Sunless Tanners: How to Choose and Use Them

Reviewed by Stephanie S. Gardner, MD on October 06, 2014

Getting a gorgeous glow without sun damage is easier than ever. All it takes is choosing the right sunless tanning product and following some simple steps.

If you're going to do it yourself, you might want some advice before you get started. Erica Kelly, MD, is a dermatologist in Galveston, Texas, who has been self-tanning since she was in high school. (She's now in her 40s.) During the summer she uses a self-tanner twice a week.

Choose Your Formula

There are lots of roads to a sunless tan. You might even want to use different formulas for various body parts. Kelly, for example, uses a spray for her back and face, a cream for everywhere else.

Your goof-proof options:

Self-tanning moisturizers: With a lower concentration of dihydroxyacetone (DHA), the active ingredient in sunless tanners, these gradually build a sun-kissed glow with daily use.
Best for: Achieving just a hint of color; a good starting step for novice self-tanners.

Tanning towelettes: Presoaked with self-tanner, these sheets just need to be unfolded and swiped across skin for an even glow.
Best for: Keeping up your glow on vacation. These pads are stress free. "It's almost impossible to apply too much product with tanning wipes," says Tamar Vezirian, a New York makeup artist who runs a tanning salon and mobile tanning service. She's helped some models in the Sports Illustrated swimsuit issue get their golden glow.

Self-tanning lotions and creams: The workhorse of sunless tanning, these formulas are often tinted so you can see if you've missed any spots.
Best for: Both practiced and beginner tanners. Because these formulas don't absorb into the skin instantly, you have a few extra seconds to blend.

Sunless mousses and gels: Lightweight and fast drying, these formulas are easy to layer, so you can build coverage or customize for contouring.
Best for: Experienced self-tanners. You need to blend fast before the color is absorbed.

Do-it-yourself tanning sprays: The fastest way to cover large areas. Technique matters: You need to apply evenly from about 6 inches away in a circular motion.
Best for: Hitting hard-to-reach areas like your back. "These dispense just a light mist of color so you can achieve results that are like an airbrushed tan," Vezirian says.

How to Apply Self-Tanner

Whatever type of self-tanner you choose, the rules for smooth, even color are the same.

  1. Prep your skin. For a streak-free tan, you need to start with smooth skin. Before she tans, Kelly takes a shower, shaves her legs and sloughs away dead skin and rough spots with a mild liquid cleanser and exfoliating gloves (you can find these slightly nubby mitts in any drugstore). A loofah and a bar of soap or an oil-free body scrub are fine, too. Just be sure, Vezirian says, to stay away from salt or sugar scrubs since those usually contain oils that linger on the skin and prevent the tanner from absorbing.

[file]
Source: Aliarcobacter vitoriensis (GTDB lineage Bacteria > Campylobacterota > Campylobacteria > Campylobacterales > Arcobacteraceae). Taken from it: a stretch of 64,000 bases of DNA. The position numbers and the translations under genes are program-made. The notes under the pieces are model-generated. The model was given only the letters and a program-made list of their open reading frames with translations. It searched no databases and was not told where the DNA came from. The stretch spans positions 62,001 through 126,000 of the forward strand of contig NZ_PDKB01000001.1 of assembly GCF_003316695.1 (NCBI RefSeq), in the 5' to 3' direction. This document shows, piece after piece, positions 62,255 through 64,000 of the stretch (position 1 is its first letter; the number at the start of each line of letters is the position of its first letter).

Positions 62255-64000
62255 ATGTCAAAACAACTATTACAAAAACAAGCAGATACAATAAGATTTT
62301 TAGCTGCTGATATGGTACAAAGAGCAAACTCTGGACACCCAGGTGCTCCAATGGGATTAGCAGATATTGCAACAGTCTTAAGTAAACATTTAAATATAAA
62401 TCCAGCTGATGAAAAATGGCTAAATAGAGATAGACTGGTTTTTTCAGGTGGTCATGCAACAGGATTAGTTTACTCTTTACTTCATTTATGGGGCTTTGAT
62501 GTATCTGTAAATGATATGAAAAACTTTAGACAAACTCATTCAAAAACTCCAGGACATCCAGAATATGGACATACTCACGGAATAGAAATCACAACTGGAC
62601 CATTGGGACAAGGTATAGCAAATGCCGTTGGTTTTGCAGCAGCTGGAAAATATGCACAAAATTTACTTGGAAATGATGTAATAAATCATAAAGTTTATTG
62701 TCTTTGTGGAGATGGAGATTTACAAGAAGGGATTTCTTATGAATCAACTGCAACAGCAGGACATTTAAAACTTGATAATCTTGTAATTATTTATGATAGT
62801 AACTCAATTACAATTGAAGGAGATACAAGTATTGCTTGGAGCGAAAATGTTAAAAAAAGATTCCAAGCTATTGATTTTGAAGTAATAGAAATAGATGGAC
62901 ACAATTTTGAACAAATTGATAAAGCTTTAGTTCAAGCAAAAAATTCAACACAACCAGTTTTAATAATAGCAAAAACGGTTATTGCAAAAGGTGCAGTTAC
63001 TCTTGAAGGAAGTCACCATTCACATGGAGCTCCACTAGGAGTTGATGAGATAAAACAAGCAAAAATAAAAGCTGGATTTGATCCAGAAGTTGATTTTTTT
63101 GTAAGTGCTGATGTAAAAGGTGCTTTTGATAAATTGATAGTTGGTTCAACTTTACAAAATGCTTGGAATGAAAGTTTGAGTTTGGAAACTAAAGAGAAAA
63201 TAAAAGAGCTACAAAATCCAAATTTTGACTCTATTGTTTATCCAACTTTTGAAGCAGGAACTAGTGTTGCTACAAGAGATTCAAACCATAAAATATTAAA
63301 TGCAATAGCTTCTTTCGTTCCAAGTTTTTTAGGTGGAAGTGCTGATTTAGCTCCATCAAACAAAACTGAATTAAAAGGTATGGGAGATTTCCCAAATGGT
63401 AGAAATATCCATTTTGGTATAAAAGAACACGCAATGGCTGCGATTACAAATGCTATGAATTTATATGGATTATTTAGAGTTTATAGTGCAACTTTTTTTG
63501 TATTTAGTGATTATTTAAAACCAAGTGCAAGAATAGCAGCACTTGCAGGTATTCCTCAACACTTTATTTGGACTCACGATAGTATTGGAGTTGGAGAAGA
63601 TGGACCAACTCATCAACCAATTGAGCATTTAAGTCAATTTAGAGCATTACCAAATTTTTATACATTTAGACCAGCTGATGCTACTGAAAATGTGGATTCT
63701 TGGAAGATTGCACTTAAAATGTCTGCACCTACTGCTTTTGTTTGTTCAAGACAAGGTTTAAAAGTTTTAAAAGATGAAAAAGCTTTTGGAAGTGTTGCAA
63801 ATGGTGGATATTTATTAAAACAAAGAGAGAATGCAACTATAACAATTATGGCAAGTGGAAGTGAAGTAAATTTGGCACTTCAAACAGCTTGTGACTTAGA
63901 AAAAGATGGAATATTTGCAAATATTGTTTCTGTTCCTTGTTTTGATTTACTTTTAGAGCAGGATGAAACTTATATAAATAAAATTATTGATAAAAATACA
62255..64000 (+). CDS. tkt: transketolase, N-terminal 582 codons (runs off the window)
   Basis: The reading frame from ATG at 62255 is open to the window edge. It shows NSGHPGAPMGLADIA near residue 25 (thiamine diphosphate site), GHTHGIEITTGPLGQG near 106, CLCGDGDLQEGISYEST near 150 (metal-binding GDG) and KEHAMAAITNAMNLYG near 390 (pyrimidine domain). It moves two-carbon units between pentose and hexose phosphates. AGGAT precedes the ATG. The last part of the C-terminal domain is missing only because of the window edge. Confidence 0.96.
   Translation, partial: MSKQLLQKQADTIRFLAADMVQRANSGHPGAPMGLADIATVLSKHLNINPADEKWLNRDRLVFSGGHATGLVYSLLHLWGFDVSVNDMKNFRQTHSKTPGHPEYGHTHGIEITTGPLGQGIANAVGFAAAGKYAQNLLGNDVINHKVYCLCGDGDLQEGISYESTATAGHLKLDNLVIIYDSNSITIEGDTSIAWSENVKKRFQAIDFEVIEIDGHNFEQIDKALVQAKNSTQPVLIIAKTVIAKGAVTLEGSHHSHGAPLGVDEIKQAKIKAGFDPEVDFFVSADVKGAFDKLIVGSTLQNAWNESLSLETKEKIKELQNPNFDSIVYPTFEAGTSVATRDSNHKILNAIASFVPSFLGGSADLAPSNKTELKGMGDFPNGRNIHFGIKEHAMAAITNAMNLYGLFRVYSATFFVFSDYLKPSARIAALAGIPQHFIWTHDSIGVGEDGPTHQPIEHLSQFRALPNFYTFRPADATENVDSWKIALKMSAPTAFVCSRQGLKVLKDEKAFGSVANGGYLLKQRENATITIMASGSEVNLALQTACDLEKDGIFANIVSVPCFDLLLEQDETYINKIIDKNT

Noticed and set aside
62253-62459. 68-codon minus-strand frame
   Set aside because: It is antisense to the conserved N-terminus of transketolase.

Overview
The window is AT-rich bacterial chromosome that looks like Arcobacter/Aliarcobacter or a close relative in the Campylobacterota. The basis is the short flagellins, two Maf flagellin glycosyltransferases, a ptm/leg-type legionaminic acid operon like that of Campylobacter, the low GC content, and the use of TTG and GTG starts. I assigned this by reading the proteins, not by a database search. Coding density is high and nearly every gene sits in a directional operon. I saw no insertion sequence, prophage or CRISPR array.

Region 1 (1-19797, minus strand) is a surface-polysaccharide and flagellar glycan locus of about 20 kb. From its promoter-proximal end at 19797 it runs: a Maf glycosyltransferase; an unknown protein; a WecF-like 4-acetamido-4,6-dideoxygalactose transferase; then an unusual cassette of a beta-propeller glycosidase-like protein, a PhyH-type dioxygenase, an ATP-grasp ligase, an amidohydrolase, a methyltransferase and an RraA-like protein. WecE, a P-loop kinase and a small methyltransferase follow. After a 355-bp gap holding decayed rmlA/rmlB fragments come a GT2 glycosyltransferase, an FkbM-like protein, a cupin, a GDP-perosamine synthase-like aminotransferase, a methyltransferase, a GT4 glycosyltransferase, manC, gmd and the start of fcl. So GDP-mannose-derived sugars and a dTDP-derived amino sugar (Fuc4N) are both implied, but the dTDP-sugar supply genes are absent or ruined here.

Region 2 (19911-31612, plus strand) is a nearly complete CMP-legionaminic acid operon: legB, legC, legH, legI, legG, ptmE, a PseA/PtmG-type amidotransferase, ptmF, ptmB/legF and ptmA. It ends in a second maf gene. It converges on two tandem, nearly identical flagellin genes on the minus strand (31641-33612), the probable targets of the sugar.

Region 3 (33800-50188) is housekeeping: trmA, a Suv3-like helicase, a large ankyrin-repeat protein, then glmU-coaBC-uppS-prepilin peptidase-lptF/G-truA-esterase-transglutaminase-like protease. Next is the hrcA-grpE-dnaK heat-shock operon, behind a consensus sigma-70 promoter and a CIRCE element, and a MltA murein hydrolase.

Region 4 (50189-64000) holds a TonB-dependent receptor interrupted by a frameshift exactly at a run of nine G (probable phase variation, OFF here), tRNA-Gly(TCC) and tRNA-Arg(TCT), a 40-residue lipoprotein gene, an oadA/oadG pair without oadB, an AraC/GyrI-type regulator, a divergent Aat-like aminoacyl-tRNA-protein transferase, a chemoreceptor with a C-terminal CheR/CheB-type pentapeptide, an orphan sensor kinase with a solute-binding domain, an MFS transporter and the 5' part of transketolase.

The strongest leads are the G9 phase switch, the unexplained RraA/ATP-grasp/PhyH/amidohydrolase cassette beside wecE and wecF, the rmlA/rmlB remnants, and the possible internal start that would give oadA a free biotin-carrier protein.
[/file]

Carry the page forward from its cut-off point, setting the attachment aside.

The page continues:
2. Pat yourself dry. "You don't want to feel damp at all," Kelly says. If there are body parts that are parched, apply a light layer of moisturizer, and give it a few minutes to sink into your skin.
  3. Pull on some gloves. This will keep your palms from staining and also give you a smooth "applicator" to work with. Vezirian recommends powder-free disposable latex gloves, the type that colorists use in beauty salons.
  4. Work from the bottom up. Apply the self-tanner to your feet, ankles, legs, thighs, abs, chest, and arms. Use a small amount and blend in a circular motion.
  5. Go easy on the face. Choose a sunless tanner formulated for the face or mix the product you've used on your body with a light facial moisturizer. Put a dot on your cheeks, forehead, nose and chin, blend. Feather it out to your temples, hairline, and jawline.
  6. Do your hands last. Remove the gloves. Apply a hand sanitizer to your palms so they won't absorb any formula, then put a very small dab on the tops of hands and blend.
  7. Buff. With a slightly damp washcloth, buff any areas that tend to grab too much color, such as elbows, knees, and ankles.
  8. Be patient. Read the package instructions on how long to wait before you get dressed or go to bed so you don't transfer color to your clothes or sheets. With some formulas this might be just a few minutes. "I wait a little bit, but I've never stained anything," Kelly says. Don't take a shower for at least 8 hours or a sweaty gym class until the next day.
  9. Fix streaks with this fix-it recipe from Vezirian. Add some water to a teaspoon or so of baking powder to form a paste, apply to the blotchy spots, and buff with a washcloth until the splotches disappear.
  10. Maintain your tan by using a moisturizer every day. Depending on the formula, the faux glow will last from 3 to 7 days.
  11. Start over. When your fake tan fades, always exfoliate all remaining tan spots before reapplying. "If you layer new self-tanner over old you're going to end up with an uneven, dirty looking tan," Vezirian says.

Show Sources


Erica Kelly, MD, dermatologist, associate professor, University of Texas Medical Branch.

Tamar Vezirian, owner, Gotham Glow, New York.

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